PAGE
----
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Mr. Syfert commented that is something we can stop in the staff review. Mr. Osborn added when Planning Commission grants approval with conditions, we have in the past brought the applicant back to Planning if, when they submit their final plan it is not consistent with what they promised Planning Commission. It hasnít happened recently, but we have done that with a number of different businesses over the years.

Mr. Blake stated I am trying to get clarity. What I am hearing is the staff review meeting is supposed to be like a filter, and if you feel there are too many discrepancies, it would not be put on the agenda to come before Planning. Mr. Syfert responded that is correct. Mr. Blake continued so it will not be necessary for us to get all this stuff because it will be taken care of at staff review. Mr. Syfert answered that in essence is the chairmanís discretion as to whether it should be here or not. What we are saying is if at staff review we find a few things that go on the laundry list, we advise them not to change the plans but be ready to address that at the next meeting. It may be a decision that it is not that major that it could be handled from the e podium. If there is a long laundry list like we had on this one summation, perhaps that should not have been here, and we will handle that from the staff standpoint.

Mr. Syfert commented am I reading that the bottom line is we will work within what we have right now, maybe police it a little more carefully between the staff and the chairman of Planning and that when something comes before us, we will be prepared to act on it that night or send him home, one way or the other. I think the discussion has been very sound; I donít know that we need a motion to take it off the agenda.

Weíll consider the issue closed.

Mr. Syfert reported Mr. Osborn has something he would like to say to the Planning Commission. Mr. Osborn reported since you last saw the general presentation by Mr. Steven King, the individual who is proposing to develop Pictoria Island, they have prepared a rather detailed scale model of the entire project. It takes up a significant area; it would fill up this whole area. It is at their offices 10 to 15 minutes away, and I have set up two dates for members of Council to go view this model and have a dialogue with the developer. In May he is going to Las Vegas for the annual major development retail convention. The dates Council members are going up are the 18th of April at 4:00 p.m. for Mr. Bradburn, Mr. Wilson and Ms. Manis, and on April 25th at 4:00 p.m. Mrs. Boice and Mrs. McNear will be going. The maximum I can take up is three so we donít have a quorum. I would like to extend that same invitation to Planning Commission to view this and give the developer input. He really wants to have this reflect what we want. Iíve never worked with a developer quite like this, and he is begging us to react to what they are doing. This is a fairly major investment, about $60 million in final investment. If members of Planning would like to go up either the 18th or 25th at 4:00 p.m., please see me after the meeting.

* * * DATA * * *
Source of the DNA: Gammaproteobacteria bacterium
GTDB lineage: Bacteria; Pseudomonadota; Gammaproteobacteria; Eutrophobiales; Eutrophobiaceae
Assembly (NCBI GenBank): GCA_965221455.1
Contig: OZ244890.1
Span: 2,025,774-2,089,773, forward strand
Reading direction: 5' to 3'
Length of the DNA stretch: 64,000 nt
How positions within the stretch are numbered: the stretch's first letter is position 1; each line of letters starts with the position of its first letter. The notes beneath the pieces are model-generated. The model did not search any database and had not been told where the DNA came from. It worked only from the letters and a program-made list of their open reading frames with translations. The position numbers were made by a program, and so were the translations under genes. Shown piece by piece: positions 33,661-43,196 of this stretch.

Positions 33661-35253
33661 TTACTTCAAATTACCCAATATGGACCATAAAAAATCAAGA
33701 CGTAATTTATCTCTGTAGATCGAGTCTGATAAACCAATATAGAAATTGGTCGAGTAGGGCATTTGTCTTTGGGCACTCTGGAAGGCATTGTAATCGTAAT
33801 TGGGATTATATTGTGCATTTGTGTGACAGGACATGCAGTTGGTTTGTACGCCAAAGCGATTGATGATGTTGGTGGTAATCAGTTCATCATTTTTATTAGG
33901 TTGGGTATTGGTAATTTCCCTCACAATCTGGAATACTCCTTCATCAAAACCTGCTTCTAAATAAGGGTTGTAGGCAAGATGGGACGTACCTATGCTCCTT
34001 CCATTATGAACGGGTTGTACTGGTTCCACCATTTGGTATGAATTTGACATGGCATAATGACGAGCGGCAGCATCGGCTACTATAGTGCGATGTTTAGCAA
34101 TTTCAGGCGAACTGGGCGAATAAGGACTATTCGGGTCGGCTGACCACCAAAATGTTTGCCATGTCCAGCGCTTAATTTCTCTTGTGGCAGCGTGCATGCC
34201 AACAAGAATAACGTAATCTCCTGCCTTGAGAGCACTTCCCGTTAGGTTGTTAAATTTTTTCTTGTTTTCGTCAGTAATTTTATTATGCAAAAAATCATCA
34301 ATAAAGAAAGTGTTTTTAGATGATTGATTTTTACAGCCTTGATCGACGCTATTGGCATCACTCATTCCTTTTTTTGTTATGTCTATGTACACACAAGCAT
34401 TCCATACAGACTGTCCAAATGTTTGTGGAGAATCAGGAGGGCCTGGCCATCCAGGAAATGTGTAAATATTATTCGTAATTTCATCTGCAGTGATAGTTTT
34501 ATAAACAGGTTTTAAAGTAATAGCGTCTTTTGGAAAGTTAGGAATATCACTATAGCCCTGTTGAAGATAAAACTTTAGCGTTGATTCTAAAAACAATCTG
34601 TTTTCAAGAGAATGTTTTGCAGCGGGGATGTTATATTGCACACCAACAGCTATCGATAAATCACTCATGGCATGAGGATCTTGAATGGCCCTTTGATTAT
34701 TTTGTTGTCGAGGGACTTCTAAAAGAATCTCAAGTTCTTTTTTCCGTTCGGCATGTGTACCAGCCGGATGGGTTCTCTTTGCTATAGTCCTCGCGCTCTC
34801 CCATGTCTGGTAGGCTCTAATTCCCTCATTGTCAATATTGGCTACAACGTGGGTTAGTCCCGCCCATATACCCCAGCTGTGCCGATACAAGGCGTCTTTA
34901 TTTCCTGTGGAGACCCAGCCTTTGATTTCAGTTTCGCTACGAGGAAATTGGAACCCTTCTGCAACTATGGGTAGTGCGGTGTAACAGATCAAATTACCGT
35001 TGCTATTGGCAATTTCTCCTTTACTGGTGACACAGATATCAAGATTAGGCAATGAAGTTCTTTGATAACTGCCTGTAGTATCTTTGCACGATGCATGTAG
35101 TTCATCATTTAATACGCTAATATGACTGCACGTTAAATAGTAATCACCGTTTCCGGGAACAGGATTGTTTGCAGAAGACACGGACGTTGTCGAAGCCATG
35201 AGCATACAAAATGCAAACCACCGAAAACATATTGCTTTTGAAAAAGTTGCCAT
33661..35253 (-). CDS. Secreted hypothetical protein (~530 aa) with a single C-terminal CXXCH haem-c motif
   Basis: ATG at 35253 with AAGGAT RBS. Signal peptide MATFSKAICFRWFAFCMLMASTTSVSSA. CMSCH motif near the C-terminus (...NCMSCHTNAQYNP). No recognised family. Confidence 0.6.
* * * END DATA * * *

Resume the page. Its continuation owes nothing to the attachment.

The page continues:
Mr. Tiffany commented over the three years I have been on Planning, we have had a representative of the law directorís office at all meetings, and more recently, we have not. Is there a reason? Mr. Osborn answered typically we have a representative at the meetings when we are doing something in a PUD or something in the transition zoned district when we have to have covenants. Outside of that, it has not been the practice to have him there.


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Mr. Tiffany continued as far as the Novicki property is concerned across the street, I notice they have started doing a fire escape type thing for access to the second floor. Are their covenants in place? Mr. McErlane reported that they are not.

Mr. Syfert asked if everyone will be present on May 9th and all indicated they would be. Mr. Tiffany moved for adjournment and Mr. Blake seconded the motion. By voice vote, all present voted aye, and PlanningCommission adjourned at 8:18 P.M.

Respectfully submitted,



______________________,1995 _________________________

William G. Syfert, Chairman



_______________________,1995 __________________________

Steve Galster, Secretary